My mom was never a fan of gifting flowers.
“Such a waste of money.” She said, “They are beautiful, but will die in a few days… I will never buy them. And don’t gift them to me.”
She preferred something practical over something that costs more because of its appearance and what it represents.
“Better you don’t gift me anything at all.” She used to say to me, “Save your money for better use. I get the gesture. That’s all that matters.”
When I was in elementary school, I bought her a very pretty, fake ring. It had a blue plastic gem on its silver-like ring. It didn’t look fake at all — to the 9-year-old me.
With the same amount of money, I could have bought her a single carnation. But since I inherited her pragmatism, after selecting among different colors of gems and different ring designs, I picked that simplistic looked, blue ring.
“This will not just last longer than a fresh carnation. It’s also beautiful. Mom is going to love it.” I thought.
She did say she liked it. And she was happy too. But still, after thanking me, she spent a long time telling me the importance of saving my pocket money for more useful stuff, or “for emergencies”.
“Mama, why don’t you wear the ring I gave you?” I asked my mom a few days later. She wore it right after I gave it to her, for a few hours. But then I never saw it on her finger again.
I was worried that she didn’t like the ring.
I was worried that she’s still mad at me for spending money unwisely.
“Well, I can’t wear it all the time, since the sweat and water will soon make the beautiful color fade…”
“But mama, you know what it represents?” I looked at her, thinking whether I should say something more here.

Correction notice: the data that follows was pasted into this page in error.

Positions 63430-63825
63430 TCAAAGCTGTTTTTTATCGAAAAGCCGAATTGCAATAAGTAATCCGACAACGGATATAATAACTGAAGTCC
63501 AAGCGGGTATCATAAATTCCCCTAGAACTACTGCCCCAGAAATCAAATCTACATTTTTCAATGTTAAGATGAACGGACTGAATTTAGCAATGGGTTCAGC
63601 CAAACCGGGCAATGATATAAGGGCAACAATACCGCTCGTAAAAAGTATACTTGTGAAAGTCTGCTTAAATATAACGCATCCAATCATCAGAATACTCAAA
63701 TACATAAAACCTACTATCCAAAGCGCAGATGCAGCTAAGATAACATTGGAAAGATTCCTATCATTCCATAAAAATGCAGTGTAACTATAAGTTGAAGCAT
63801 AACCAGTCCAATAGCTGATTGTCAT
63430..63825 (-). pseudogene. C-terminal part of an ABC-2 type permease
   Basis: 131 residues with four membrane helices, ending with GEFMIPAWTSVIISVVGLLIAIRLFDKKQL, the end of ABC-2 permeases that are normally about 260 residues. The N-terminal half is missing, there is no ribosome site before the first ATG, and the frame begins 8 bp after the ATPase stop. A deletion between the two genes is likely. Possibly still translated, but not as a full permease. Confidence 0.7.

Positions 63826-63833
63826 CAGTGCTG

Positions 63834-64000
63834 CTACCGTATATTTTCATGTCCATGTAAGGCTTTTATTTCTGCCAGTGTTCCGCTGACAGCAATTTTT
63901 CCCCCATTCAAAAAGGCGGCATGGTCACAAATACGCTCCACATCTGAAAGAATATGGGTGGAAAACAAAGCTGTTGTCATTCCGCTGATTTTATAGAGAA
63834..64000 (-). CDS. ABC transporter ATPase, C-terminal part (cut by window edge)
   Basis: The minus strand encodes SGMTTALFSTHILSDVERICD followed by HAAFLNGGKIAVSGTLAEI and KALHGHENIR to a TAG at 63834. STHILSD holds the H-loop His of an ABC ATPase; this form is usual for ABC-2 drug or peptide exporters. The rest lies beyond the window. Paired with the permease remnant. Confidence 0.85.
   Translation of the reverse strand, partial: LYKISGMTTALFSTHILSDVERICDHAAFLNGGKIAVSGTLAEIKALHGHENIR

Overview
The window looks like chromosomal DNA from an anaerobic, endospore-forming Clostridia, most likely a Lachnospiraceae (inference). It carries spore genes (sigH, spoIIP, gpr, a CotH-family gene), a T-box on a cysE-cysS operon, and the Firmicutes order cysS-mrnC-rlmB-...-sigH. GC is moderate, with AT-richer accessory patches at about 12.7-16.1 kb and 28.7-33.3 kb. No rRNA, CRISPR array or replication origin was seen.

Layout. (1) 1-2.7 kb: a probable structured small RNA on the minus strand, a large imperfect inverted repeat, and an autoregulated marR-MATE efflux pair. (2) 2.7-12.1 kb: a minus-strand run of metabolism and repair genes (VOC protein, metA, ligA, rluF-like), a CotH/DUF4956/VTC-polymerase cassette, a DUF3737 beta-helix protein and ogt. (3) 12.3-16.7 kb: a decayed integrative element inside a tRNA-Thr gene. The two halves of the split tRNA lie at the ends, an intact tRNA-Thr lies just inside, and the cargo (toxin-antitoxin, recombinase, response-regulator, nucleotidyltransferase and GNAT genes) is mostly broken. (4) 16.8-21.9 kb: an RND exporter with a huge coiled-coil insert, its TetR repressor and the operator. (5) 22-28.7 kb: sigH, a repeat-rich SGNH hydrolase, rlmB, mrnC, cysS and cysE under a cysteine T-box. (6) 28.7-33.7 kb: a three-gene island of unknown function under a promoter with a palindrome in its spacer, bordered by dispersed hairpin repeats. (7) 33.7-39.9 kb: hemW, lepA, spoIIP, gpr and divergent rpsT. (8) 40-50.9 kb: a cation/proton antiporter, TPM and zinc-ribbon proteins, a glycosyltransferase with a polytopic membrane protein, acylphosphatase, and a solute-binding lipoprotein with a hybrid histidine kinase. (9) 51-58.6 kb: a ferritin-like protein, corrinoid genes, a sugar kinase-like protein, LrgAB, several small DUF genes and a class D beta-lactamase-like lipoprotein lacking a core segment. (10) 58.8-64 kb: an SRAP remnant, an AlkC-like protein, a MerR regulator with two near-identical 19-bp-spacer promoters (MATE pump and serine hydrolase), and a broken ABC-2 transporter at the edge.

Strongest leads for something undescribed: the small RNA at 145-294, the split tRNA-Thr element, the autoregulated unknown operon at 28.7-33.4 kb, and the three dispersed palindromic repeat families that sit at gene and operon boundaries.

“Of course.” She smiled, “I always know.”
As a child, I was told to show my love for my mom. But I didn’t know how to.
Besides buying her something, I didn’t know what to do to show her that I appreciated and loved her.
Now she’s gone.
Now I know even less about how to show her that I still love her.
Less than the 9-year-old me.
So I bought her flowers.
They are sitting in front of her picture on my desk right now.
I’m thinking of her every day, missing her every day.
I’m giving my best to live the rest of my life.
I don’t think she will mind me spending the 3 euros for six roses.
Even if she still doesn’t like me buying her flowers, I believe she will understand.
She will understand that gift-giving is a two-way street.
Being able to show her my love in any way, even if not the perfect way she’d like, is what I need.
Getting a response, even if a short complaint about wasting money, would still be perfect.
It was not exactly what I wanted to hear when I was 9. But at least reassuring.
Now it is impossible to get one.
All I can do now is to let the roses bloom for a while. For her.
That’s what I need now.